Companies and shareholders: introduction: sources of capital
If a company wishes to raise money to finance its operations, it can do so in one of two ways - by issuing shares in the company or by borrowing money from banks or other investors. The former is commonly referred to as “equity finance” and the latter as “debt finance”. Debt and equity are jointly referred to as ‘securities’.
Investors contribute capital by subscribing for shares in the company. A share gives the holder an entitlement to share in the company’s profits, normally paid in the form of a dividend, and often other rights in respect of the company, for example, the right to vote at shareholder meetings. Shares may be bought and sold, with ownership of the company changing without affecting its business operations.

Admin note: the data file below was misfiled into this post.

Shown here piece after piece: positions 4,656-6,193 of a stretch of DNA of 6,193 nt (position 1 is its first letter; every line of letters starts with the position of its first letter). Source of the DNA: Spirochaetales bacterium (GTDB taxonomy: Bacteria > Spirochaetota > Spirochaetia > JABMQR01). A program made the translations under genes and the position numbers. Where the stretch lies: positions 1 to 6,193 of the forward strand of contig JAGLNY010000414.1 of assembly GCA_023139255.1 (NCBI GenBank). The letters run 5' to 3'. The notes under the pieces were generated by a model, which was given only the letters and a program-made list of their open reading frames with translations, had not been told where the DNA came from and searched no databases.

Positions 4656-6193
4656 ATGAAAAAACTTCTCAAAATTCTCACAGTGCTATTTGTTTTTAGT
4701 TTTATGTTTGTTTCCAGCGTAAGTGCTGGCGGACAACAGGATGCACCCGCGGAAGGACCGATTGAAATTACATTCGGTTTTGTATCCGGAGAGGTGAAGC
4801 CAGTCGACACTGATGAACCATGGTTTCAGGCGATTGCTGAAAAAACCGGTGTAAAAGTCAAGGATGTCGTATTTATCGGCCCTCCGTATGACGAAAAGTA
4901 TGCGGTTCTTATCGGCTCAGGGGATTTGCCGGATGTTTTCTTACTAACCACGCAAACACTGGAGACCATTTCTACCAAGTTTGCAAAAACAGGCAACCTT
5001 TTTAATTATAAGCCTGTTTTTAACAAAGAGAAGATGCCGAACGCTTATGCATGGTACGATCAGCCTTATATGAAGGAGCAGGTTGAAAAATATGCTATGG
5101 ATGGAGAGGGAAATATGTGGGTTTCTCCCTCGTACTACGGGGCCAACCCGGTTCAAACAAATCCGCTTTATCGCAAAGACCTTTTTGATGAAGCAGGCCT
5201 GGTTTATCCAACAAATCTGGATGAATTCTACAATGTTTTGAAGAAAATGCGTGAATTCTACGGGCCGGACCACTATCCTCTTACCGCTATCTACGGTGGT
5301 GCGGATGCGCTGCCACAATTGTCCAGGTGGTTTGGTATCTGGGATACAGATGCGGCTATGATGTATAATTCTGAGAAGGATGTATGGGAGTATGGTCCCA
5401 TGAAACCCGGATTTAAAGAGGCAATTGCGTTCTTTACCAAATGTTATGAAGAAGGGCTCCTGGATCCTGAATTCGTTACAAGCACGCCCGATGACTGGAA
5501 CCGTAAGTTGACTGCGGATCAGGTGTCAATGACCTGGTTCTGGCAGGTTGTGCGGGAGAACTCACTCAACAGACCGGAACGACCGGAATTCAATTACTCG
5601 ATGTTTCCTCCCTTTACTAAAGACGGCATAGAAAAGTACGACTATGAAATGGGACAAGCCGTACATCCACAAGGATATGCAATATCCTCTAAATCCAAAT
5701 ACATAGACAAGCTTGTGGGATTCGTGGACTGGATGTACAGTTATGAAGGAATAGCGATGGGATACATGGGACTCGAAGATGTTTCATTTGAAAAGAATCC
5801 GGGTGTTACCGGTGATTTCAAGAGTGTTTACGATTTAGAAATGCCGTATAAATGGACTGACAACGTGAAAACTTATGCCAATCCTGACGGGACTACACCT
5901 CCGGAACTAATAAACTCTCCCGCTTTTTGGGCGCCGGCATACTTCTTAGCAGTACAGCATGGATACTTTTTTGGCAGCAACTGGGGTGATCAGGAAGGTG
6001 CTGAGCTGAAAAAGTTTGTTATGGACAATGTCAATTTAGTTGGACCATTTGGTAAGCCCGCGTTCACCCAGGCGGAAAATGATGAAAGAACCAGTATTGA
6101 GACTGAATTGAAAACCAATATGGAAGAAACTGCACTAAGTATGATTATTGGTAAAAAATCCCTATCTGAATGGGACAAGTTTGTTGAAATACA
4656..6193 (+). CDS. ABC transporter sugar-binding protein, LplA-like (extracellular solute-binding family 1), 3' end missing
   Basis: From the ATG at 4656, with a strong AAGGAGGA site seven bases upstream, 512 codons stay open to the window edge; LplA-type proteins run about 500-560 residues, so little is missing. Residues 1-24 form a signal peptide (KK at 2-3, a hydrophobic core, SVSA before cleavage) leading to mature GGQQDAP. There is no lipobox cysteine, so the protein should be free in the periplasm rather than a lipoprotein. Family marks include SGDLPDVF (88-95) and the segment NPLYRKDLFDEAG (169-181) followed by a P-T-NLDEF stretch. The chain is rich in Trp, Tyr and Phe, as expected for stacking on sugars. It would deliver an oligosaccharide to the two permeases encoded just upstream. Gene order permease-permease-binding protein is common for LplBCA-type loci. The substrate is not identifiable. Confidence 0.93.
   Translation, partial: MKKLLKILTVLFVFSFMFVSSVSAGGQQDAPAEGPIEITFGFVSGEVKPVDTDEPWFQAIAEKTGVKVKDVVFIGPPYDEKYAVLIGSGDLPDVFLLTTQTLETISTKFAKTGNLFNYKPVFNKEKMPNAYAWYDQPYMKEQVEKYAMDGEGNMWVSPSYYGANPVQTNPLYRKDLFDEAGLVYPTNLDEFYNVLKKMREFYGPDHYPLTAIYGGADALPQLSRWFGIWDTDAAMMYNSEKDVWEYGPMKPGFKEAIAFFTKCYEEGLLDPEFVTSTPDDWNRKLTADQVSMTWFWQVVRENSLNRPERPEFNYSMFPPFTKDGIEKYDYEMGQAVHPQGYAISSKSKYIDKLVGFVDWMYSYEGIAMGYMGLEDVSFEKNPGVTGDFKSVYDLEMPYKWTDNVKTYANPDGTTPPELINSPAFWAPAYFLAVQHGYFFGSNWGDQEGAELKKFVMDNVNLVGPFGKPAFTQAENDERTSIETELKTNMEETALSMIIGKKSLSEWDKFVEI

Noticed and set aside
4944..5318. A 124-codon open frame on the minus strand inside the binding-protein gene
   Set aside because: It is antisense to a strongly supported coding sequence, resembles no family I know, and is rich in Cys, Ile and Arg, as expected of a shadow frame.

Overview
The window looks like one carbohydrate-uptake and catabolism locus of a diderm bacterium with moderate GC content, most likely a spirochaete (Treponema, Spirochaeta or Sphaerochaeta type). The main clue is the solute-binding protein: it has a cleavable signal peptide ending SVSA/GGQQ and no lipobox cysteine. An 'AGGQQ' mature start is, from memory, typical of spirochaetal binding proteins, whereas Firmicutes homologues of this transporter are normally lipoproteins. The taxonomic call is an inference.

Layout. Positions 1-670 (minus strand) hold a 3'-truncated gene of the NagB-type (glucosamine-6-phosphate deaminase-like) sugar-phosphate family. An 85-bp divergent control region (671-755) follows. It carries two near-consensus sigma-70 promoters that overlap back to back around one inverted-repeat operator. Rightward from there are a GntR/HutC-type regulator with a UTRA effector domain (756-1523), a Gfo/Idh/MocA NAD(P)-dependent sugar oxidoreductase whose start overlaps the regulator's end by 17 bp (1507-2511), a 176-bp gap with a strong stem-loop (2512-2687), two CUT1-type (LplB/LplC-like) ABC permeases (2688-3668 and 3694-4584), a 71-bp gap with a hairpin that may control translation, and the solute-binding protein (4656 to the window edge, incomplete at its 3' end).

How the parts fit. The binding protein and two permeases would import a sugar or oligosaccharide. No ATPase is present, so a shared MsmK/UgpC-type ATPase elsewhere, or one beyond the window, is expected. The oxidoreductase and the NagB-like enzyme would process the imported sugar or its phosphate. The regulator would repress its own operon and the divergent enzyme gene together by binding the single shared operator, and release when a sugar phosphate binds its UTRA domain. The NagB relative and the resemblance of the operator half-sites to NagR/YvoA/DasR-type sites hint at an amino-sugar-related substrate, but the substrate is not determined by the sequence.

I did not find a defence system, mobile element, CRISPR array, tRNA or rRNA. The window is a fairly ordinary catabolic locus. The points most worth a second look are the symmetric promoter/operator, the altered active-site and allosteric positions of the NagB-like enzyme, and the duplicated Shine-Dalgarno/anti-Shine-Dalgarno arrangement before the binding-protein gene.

Companies will also raise finance by borrowing money either from banks or investors. Investors are usually provided with a certificate, known as a ‘bond’, acknowledging receipt of the loan and confirming its terms, namely the rate of interest, when interest will be paid and the date on which the loan capital will be returned to the investor. The investor may hold the bond until the end of the agreed loan term or sell it on to someone else.